Phil Do you remember those Mad parodies they used to do? And then it really grew on me to the point where I would say I would give it a 4.5. It’s not like anything else I’ve ever read. It still holds up. Even as I found it tiresome sometimes, I also found myself laughing out loud at scenes like the form letter, at scenes like Milo Minderbinder trying to unload all his Egyptian cotton by covering it in chocolate and feeding it to the men in the mess hall. It was a funny! It was a dark but funny book at the same time, and I’m sure it was incredibly difficult to pull off. I’m not surprised it took Heller seven years to write it.
Jay You know, I kind of approached it probably the same way you did. And it’s funny. Quick side note: My cousin Gregg saw the book lying around and just, you know, his eyes lit up. He goes, “Oh, that’s one of my favourite books.” And you hear that a lot about Catch-22. So when I read it, I really wanted to approach it with, OK, so it has a great pedigree. The reputation is there. Let’s see what this book has. And I didn’t necessarily want to just walk away going this is my favourite book of all time — and it isn’t. Like, my favourite books might be The Brothers Karamazov or Les Misérables. However, this book really grew on me. And the other part of it, though, it is a book I would love, time permitting, to read again, and I would actually enjoy reading it a second time just to pick up everything I kind of lost or kind of got washed out in the beginning as I was just trying to get through it. It’s a bit…
Phil And you’re generally not a rereader.
Jay No, that’s right. Yeah. Yeah, well, I reread a cereal box the other day. I’m going to rate it four and a half. And the reason why is hands down it’s a well-written book. There’s a lot of creativity in it. It’s a very different kind of book. And I really appreciated that. And I don’t think I’ve ever read anything like it since. Or before, I should say. I’ve read non-linear books before, but nothing that really worked the way it did. And I really appreciated that. The humour was good. It wasn’t great. There were sections like we were talking about where we did kind of laugh out loud, like the letter to Doc Daneeka’s widow, or some of the exchanges I thought were actually quite funny. But if you approach it like a puzzle, you’re willing to put a little bit of time into reading through it. And it will be, it is a bit of a slog, which is kind of a negative term. But it it’s a bit of — you need to kind of wade through it a little bit. Like you, I felt like I was reading it forever. It’s not the kind of book — and we should make the podcast listeners aware of this — it’s not the kind of book where you feel like there’s a resolution or the more you read, the more you understand and the more the story advances. The story doesn’t really advance that way. It’s more of an exposition. It’s more like being parachuted into a world like Alice in Wonderland where nothing really makes sense. And you’re just trying to make sense of it all and you’re Alice, and you’re talking to the Caterpillar, you’re talking to Tweedledum and Tweedledee or the Mad Hatter, and you’re trying to make sense of that. And if you’re willing to do that, you’re going to love the book. I mean, at the end of the day, I give it four and a half out of five. And I’m — not one of my favourite books, again, but definitely something that I really am happy that we took the time to go through and read for this podcast.
Phil You know, there are a lot of mid-century classics that I never read, like, you know, Norman Mailer and — or ones that I read, but a long time ago, like some of… Kurt Vonnegut’s Player Piano has the the kind of circular time thing, as I as I recall. And I have to say, it’s interesting because there’s a lot of these mid-century classics that are kind of, they were so important for a particular generation or two, and now a lot of them seem to not hold up or they’re kind of fading away. So I have to say, I approached Catch-22 with a bit of trepidation. I thought, is this going to be one of those like mid-century classics that we read it now and just are like, oh, God. But it’s not like that. It really feels, it really feels fresh. And it took me by surprise, especially considering that I had tried to read it at one point and just not not made it past chapter one. So I appreciate your bringing it up. Maybe we should get together and watch the movie at some point. So,next episode we’re discussing my pick, Knowledge of Angels by Jill Paton Walsh. Now, this book came out in the early 90s, 1994, I think, and I guess it’s out of print. I had originally borrowed it from the library. I had no idea that it was it’s kind of fallen off the radar. There’s no ebook. The library doesn’t have it anymore, Jay and I think both had to…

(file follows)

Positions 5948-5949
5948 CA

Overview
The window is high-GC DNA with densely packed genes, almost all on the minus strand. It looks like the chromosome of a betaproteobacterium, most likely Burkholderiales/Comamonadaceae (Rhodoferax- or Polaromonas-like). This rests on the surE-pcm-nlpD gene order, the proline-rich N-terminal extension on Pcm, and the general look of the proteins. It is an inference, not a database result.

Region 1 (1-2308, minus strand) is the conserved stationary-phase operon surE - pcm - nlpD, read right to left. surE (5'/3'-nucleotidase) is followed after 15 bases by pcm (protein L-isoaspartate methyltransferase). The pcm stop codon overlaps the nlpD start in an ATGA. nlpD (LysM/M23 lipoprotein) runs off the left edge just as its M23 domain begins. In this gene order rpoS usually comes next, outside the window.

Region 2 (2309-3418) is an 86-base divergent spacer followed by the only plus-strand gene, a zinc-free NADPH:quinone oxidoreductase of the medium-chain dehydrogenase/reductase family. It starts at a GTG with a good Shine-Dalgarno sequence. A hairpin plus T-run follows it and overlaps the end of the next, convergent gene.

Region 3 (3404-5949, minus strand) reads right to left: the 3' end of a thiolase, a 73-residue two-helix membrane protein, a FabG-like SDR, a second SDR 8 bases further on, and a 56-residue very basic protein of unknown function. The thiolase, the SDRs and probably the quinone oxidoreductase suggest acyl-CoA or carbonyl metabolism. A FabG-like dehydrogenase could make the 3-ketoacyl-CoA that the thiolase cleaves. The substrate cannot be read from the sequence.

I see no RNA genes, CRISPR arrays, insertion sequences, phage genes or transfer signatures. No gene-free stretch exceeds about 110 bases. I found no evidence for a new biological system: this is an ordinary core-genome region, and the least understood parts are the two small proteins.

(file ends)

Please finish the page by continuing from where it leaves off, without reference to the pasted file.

Jay So this will have mass appeal for podcast listeners.
Phil I think we both ordered it used. But I am interested in, Jay, in knowing what you’re going to think of this book, because it’s a novel, but it’s kind of allegorical and it’s got a lot of philosophy in it, which I think will be up your alley. So that’s the reason why I picked it. It’s the opposite of picking one to rile you up. I chose it because of your interest in philosophy.
Jay OK, I’m going to, I’m going to pretend that you’re being sincere and we’re going to go with that. Although I am reading the postscript here on the back, whatever you call it. And they’re, they’re comparing it to The Transmigration of Timothy Archer. This is not good, Phil.
Phil You’re not serious, are you?
Jay No, I’m not serious, I’m afraid.
Phil You might want to brush up on your Saint Augustine before read it. Or your Thomas Aquinas.
Jay Oh, Jesus.
Phil And, it is also set on a small island in the Mediterranean. So there’s our link to Catch-22.
Jay OK, yeah. So OK, before before we go, though, remember folks to rate and review us on Apple podcasts or any other podcast platform that you might be using. Ratings and reviews make it easier for people to find us and it also makes us happy if we get some type of feedback because then we know people are listening to us out there. You can leave feedback as well at dogearedandcracked.ca, where we have a blog. We also have a Twitter account, which is what, again, Phil?
Phil Dogeared_pod. If you look for “dogeared and cracked” you’ll find it.
Phil All right. Well, we will see you next time with Knowledge of Angels.
Jay As always, it’s been great. See you next time.